US Education Department Withholding Debt Discharges for Over 500,000 Student Borrowers, Organization Says

student loans

More than half a million student loan borrowers in the United States could have their student debt canceled under federal law, but the Department of Education is not undertaking any actions, the National Student Legal Defense Network (NSLDN) has pointed out.

NSLDN obtained new data through a Freedom of Information Act request which revealed that the Department has identified more than 818,000 borrowers who are eligible for a discharge under the Total and Permanent Disability (TPD) program since Social Security Administration began identifying borrowers in 2016. Whereas, since June, more than 517,000 of these borrowers who have over $8 billion student debt did not receive any discharge.

“The Department has made the TPD discharge process needlessly cumbersome for borrowers with disabilities. They know who these borrowers are, they know they are entitled to relief, and there is simply no good reason why they cannot provide it now,” NSLDN Vice President Alex Elson said.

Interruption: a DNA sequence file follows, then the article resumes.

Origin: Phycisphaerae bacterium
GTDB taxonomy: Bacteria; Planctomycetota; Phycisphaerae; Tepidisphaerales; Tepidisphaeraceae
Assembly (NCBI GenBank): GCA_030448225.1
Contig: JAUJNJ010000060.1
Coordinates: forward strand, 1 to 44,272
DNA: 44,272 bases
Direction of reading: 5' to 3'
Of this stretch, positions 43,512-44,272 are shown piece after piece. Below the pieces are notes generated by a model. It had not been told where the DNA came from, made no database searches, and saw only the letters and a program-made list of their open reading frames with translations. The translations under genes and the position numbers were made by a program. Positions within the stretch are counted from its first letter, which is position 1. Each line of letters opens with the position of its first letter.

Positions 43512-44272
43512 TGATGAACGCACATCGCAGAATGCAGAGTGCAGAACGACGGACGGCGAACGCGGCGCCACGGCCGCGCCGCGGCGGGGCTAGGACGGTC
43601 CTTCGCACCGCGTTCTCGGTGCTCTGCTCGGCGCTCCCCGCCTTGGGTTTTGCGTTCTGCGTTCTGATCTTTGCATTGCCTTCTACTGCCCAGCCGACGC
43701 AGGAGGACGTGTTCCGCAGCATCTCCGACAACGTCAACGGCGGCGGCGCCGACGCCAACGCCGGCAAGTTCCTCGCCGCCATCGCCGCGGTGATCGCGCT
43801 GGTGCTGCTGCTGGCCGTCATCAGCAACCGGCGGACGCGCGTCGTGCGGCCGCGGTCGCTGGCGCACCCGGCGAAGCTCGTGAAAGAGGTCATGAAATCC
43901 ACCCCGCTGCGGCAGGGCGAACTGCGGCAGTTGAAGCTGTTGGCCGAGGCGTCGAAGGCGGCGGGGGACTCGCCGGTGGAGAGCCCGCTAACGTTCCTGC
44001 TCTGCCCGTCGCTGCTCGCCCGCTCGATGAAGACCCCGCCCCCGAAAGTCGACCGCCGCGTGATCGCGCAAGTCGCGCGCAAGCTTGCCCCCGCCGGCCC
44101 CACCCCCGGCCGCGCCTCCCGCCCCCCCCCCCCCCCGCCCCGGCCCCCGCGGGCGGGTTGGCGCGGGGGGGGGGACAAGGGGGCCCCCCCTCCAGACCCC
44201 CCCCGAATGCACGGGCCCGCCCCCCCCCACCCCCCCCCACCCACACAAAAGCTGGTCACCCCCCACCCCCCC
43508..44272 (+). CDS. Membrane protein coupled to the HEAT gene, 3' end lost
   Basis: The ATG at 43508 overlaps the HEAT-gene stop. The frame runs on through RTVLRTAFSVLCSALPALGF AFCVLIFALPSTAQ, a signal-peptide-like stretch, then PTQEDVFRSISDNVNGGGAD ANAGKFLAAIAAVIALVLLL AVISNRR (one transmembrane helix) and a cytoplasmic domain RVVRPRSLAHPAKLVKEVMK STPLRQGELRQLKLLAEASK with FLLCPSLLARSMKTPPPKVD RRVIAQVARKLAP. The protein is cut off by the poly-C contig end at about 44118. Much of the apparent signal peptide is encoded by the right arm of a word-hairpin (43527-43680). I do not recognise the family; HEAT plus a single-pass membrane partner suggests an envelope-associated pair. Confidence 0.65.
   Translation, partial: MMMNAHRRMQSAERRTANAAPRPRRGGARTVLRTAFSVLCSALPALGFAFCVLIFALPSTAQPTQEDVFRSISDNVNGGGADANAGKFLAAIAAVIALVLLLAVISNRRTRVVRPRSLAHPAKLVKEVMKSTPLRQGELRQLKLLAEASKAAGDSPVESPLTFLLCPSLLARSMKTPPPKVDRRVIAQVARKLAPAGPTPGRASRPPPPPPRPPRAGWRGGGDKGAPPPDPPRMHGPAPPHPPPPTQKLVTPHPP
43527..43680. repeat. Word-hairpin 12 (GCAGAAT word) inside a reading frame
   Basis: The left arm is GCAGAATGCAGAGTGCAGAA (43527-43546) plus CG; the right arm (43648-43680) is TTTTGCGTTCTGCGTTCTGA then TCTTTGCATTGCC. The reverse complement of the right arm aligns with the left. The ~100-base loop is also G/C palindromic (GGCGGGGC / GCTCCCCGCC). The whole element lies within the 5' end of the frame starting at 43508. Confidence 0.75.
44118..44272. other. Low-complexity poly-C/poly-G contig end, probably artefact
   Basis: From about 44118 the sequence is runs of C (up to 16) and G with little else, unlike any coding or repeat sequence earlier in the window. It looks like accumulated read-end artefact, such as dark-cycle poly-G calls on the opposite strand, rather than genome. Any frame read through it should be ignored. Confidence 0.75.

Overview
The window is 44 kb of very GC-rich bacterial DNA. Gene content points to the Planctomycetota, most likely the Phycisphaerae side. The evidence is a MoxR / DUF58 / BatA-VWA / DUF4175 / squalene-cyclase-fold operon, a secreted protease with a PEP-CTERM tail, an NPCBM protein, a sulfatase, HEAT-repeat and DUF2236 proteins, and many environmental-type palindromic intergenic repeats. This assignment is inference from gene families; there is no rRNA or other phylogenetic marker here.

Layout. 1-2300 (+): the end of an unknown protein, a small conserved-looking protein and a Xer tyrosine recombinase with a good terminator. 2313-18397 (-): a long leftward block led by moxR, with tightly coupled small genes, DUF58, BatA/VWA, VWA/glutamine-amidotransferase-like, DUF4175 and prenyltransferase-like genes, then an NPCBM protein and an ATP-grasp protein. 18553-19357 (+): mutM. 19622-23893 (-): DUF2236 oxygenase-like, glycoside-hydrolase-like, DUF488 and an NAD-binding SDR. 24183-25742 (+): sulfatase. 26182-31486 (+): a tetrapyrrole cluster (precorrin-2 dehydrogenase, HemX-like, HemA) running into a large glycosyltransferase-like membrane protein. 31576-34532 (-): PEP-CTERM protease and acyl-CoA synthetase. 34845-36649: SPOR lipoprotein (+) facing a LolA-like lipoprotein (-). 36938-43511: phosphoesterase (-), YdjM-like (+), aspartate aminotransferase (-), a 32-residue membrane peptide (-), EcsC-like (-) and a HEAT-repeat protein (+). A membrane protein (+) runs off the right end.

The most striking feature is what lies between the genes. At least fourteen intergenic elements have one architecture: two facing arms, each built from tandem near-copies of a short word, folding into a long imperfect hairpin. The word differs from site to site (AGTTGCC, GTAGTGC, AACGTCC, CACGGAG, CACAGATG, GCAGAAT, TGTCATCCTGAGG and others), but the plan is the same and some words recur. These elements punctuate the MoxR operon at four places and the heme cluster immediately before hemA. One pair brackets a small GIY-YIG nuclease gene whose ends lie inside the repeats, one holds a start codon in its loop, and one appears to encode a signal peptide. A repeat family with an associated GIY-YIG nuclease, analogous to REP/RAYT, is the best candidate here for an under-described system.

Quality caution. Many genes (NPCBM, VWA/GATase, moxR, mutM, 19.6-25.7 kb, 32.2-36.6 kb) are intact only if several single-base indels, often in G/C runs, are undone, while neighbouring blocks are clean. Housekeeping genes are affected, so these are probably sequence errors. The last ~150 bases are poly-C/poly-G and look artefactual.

Under the TPD Discharge program, student borrowers who are not employed due to a physical or mental impairment could also have their federal student loans fully canceled. Nonetheless, in order to get their student loans forgiven, disabled student loan borrowers are required to submit a formal application.

The Education Department has the power to automatically grant a TPD discharge to disabled student loaners who have a disability review period of five to seven years and who are receiving Social Security Disability benefits.

According to the Social Security Administration, there are hundreds of thousands of disabled student loan borrowers who are eligible for relief under the program, while these data have also been shared with the Department of Education.

Student loan borrower advocacy organizations, including Student Defense, filed a petition in April this year, asking the Biden administration to provide automatic cancellation to hundreds of thousands of disabled student loan borrowers who may be uninformed that they are eligible for the relief.

“The Department’s red tape is preventing hundreds of thousands of borrowers with disabilities from receiving the relief they are entitled to under the law,” the letter read.

By the end of March, the Department said that student borrowers who received discharges due to a total and permanent disability would be granted debt relief, aiming to ensure the latter that it is not necessary to have their debt reinstated if they did not manage to provide income information amid the COVID-19 pandemic.

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